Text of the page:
• Honesty: Any plagiarism or cheating on any assignment – including any extra credit assignments – will immediately result in failing the course: no exceptions, no excuses.
  • “Help me help you”:
    • The instructor should be informed of medical, family, or other problems that necessitate missing class or that interfere with your work. In addition, students are encouraged to visit with the instructor during his office hours if they are having difficulty reading or understanding the materials presented in class. If you ever have any questions about anything, please just ask!

Assignments and grading:

1. Weekly writing assignments: 25% of grade

The absolute most important thing you can do to succeed in this class is to do the reading and do the reading well. A (tentative) schedule of readings is below and will be announced in class. To encourage you do the readings well and so be prepared for class discussion, each week you will be required to write something on the readings. Details on each week’s assignment will be provided throughout the semester.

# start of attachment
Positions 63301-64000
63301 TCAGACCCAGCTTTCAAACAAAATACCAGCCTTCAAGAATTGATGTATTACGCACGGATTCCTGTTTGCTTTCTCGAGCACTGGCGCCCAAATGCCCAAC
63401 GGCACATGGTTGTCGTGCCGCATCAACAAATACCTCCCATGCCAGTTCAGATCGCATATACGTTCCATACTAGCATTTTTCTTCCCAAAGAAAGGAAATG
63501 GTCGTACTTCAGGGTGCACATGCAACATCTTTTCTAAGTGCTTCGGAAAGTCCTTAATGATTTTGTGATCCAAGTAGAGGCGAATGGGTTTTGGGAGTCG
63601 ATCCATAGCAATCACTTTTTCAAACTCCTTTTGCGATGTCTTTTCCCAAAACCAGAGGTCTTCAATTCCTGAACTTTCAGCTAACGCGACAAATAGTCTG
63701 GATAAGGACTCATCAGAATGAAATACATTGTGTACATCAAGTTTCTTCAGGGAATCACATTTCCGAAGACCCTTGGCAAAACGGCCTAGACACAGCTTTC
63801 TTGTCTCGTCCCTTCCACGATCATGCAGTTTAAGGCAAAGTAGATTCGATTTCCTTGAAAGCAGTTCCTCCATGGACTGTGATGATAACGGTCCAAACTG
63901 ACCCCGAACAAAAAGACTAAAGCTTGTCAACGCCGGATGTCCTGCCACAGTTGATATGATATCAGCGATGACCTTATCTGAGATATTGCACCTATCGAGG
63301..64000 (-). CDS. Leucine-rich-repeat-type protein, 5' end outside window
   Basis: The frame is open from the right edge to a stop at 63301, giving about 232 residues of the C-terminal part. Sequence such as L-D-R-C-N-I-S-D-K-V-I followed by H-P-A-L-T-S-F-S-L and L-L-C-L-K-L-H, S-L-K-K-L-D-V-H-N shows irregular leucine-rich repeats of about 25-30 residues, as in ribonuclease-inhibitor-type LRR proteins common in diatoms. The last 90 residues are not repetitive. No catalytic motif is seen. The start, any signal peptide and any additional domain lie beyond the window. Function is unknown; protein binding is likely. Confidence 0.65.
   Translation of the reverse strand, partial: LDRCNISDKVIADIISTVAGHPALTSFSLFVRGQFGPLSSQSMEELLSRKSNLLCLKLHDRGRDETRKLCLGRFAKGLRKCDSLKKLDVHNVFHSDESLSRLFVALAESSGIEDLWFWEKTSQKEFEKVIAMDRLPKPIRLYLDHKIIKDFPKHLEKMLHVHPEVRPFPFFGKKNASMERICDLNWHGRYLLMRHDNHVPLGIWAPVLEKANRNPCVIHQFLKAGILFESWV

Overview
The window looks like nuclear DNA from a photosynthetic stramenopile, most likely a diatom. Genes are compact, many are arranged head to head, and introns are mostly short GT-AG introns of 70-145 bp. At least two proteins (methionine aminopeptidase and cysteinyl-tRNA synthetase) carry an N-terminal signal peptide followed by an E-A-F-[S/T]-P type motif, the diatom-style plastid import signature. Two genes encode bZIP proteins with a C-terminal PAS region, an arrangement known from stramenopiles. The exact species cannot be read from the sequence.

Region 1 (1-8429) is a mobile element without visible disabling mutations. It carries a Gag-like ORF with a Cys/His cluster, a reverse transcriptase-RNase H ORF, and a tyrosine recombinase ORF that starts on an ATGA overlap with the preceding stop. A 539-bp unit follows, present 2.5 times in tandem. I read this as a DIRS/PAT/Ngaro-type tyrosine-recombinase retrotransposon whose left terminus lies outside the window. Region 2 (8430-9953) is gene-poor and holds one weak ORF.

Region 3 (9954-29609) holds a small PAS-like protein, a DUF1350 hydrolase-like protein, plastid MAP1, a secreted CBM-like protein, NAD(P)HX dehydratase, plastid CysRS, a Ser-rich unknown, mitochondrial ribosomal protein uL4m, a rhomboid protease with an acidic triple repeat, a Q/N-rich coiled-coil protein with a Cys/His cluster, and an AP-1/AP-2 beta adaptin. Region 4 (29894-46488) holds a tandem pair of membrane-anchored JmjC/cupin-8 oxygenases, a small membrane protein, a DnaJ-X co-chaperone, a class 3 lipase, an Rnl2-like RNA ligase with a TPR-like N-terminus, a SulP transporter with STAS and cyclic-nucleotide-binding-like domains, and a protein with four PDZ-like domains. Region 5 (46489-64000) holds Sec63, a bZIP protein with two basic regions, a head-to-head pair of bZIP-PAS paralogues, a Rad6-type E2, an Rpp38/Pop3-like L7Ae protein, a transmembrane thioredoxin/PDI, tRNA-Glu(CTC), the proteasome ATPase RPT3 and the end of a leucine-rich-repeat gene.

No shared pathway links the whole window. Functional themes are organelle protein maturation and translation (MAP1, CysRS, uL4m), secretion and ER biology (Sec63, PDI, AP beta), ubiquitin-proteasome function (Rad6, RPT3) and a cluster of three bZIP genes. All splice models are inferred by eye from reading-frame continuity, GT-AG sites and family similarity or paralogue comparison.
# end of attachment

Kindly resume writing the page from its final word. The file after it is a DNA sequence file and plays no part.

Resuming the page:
2. Two Exams: 50% total grade, 25% each exam.

Either in class or take-home. All of lecture, discussion and reading content is testable. Study guides will be available with possible questions for each exam to help focus your studying. Exams will mostly be short answer and short essay questions. No electronic devices can be used or accessed during tests, nor can you have any books, bags, notes or hats near your desk: all such materials must be left at the front of the room. You are not permitted to leave the classroom and return to keep working on the test, so please plan accordingly (e.g., visit the restroom before the test).

3. Argumentative Research Paper and Presentation 25% of grade